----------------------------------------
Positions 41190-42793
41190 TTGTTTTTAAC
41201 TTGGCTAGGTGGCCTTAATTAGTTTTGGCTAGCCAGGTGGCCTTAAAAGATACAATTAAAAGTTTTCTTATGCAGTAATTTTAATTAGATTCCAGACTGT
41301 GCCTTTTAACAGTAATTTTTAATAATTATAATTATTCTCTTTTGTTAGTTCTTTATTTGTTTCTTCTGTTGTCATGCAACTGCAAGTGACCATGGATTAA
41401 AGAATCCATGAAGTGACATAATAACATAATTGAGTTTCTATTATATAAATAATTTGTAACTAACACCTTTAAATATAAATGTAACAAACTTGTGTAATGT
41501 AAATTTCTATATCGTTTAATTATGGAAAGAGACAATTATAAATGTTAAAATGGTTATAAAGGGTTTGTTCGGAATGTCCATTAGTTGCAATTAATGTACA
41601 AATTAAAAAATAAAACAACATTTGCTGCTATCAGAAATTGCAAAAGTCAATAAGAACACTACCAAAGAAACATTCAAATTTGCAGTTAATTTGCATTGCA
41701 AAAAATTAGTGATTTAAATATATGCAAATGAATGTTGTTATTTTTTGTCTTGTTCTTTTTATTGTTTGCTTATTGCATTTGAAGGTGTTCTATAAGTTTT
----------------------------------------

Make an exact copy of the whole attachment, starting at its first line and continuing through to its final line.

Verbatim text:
Positions 41190-42793
41190 TTGTTTTTAAC
41201 TTGGCTAGGTGGCCTTAATTAGTTTTGGCTAGCCAGGTGGCCTTAAAAGATACAATTAAAAGTTTTCTTATGCAGTAATTTTAATTAGATTCCAGACTGT
41301 GCCTTTTAACAGTAATTTTTAATAATTATAATTATTCTCTTTTGTTAGTTCTTTATTTGTTTCTTCTGTTGTCATGCAACTGCAAGTGACCATGGATTAA
41401 AGAATCCATGAAGTGACATAATAACATAATTGAGTTTCTATTATATAAATAATTTGTAACTAACACCTTTAAATATAAATGTAACAAACTTGTGTAATGT
41501 AAATTTCTATATCGTTTAATTATGGAAAGAGACAATTATAAATGTTAAAATGGTTATAAAGGGTTTGTTCGGAATGTCCATTAGTTGCAATTAATGTACA
41601 AATTAAAAAATAAAACAACATTTGCTGCTATCAGAAATTGCAAAAGTCAATAAGAACACTACCAAAGAAACATTCAAATTTGCAGTTAATTTGCATTGCA
41701 AAAAATTAGTGATTTAAATATATGCAAATGAATGTTGTTATTTTTTGTCTTGTTCTTTTTATTGTTTGCTTATTGCATTTGAAGGTGTTCTATAAGTTTT